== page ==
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Mobile devices keep your private data, even after deleting it 

Deleting files and history is not enough to maintain privacy.

At least 100 mobile devices are an open window on user privacy. Files that are saved or passwords that are entered on multiple device platforms seem to have eternal life if the system is not restored or deleted properly.

The National Association on the Destruction of Information of the United States (NAID) has analyzed the contents of 250 devices, including hard drives, tablets and second-hand mobile phones available on the market. The study reveals that two out of five devices had personal information from previous owners.

A note from the National Cybersecurity Institute (INCIBE) explains that among the information retrieved there were user accounts, passwords, photographs, videos, credit card numbers, contacts, and some invoices.

The report concludes that it is important to delete all mobile accounts and Internet history before disposing of it or selling it to third parties.

The most likely cause is that a telephone factory reset is carried out, but even so, WhatsApp and Facebook passwords can be retrieved, according to Cambridge University scientists.

Experts assume that zero risk in the world of cybersecurity is almost impossible to achieve. But you want to minimize the damage and that is why it is important to make the user aware.

You have to realize that you handle a lot of personal information that is recorded in parts that you probably have not thought about. A large amount of data is encrypted and accumulated in the cloud.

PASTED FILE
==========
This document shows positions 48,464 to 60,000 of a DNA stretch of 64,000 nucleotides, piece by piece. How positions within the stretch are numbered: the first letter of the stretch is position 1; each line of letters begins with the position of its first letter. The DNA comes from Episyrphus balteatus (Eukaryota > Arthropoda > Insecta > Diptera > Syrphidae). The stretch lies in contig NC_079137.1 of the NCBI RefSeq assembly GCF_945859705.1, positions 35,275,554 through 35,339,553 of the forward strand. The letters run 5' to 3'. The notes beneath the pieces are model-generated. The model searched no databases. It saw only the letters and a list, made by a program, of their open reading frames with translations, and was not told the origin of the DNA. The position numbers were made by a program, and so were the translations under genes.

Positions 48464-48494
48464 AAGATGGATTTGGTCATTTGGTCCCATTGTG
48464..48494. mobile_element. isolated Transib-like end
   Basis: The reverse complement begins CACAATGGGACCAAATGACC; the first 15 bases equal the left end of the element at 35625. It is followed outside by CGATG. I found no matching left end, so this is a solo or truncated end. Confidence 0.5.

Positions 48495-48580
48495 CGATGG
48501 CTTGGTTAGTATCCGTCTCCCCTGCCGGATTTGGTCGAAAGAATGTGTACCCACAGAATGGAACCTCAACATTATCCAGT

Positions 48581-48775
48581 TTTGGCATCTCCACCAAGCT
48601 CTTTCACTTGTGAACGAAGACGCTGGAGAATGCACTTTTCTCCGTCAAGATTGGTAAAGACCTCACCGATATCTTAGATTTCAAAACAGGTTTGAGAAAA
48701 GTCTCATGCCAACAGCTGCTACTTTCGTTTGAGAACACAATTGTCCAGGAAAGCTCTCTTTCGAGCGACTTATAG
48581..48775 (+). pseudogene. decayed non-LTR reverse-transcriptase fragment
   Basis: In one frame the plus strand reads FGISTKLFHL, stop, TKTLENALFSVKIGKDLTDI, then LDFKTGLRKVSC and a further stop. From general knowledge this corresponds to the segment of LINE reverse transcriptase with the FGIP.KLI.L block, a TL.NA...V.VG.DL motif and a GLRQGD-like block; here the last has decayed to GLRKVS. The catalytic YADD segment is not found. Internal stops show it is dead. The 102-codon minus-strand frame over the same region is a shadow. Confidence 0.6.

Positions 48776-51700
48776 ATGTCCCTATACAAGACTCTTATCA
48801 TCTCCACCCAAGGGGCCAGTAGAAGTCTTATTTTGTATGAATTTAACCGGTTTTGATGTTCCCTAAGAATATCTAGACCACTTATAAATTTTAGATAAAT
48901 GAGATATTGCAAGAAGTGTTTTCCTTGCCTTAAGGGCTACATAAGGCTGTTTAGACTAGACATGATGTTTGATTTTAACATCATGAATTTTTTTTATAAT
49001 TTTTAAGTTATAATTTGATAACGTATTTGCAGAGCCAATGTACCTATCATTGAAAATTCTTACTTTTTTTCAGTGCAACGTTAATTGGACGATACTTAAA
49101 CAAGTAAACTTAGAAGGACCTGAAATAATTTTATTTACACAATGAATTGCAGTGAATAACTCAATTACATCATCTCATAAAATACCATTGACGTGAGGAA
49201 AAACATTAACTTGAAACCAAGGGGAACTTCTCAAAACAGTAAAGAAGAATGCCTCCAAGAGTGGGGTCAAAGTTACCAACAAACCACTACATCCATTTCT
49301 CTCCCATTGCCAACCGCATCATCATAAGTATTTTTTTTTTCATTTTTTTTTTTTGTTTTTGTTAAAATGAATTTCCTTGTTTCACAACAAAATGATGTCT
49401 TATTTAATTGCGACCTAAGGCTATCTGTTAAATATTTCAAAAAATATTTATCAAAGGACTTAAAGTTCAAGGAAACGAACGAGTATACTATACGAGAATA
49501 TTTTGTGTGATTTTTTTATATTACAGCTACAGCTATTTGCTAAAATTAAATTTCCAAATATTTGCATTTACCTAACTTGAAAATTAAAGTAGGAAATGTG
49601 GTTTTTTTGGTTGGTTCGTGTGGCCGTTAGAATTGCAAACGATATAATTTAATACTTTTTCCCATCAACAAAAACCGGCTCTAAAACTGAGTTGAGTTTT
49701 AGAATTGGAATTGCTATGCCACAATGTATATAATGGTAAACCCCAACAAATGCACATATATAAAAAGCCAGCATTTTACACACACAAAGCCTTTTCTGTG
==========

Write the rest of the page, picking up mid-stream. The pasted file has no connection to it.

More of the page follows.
The cloud, a hunting ground for ‘hackers’

When you delete a document from a device, it does not always disappear for life. The phone memory is released and the system marks the space as available, according to the guidelines of the Office of Internet Security (OSI).

But the content sent to the trash can be recovered. It is one of the halls of hackers with backups and the cloud.

The simplest way to find a deleted file is to look in the bin of the device that works as a bookcase whose new books have pushed the old one towards the bottom, but even if the information is not seen, it is still there.

In the event that the trash is emptied and the presence of the document is in a far corner of the storage, there are tools such as Recuva or Wondershare Data Recovery that proceed to a system scan before proposing a list of all rescued files.

Many users believe that cybercriminals only focus on personalities that have something to lose, such as politicians, companies or celebrities, but this is a false belief.

All people are exposed equally, even without being “anyone.” The main objective of cyber attacks is to reach as many people as possible.

A simple history of Google searches reveals to the hacker the tastes and hobbies of the user, where he lives and even his bank card number still registered with Amazon, the expert details.

In an Android system, the photos remain in a “temporary bin” and the apps usually have the session started. From there, the user gives a free way to impersonate their identity or share their private content.

To address this universal vulnerability companies often develop updates to the general system or the particular app to correct security flaws.

These updates not only serve to improve the tool and make it more beautiful, but to defend the user from cybercriminals who already know the secrets of the old system perfectly.

In fact, WhatsApp has recently been subject to suspicion due to imperfections. INCIBE has warned that it is essential to download the new update 2.19.283 of the app.

Devices with outdated apps could allow an attacker to execute arbitrary code and thus take possession of the device or obtain personal information from its owner.

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About the author: Luis R. Miranda

Luis R. Miranda is an award-winning journalist and the founder & editor of The Real Agenda News. His career spans over 23 years in every form of news media. He writes about environmentalism, education, technology, science, health, immigration and other current affairs. Luis has worked as on-air talent, news reporter, television producer, and news writer.

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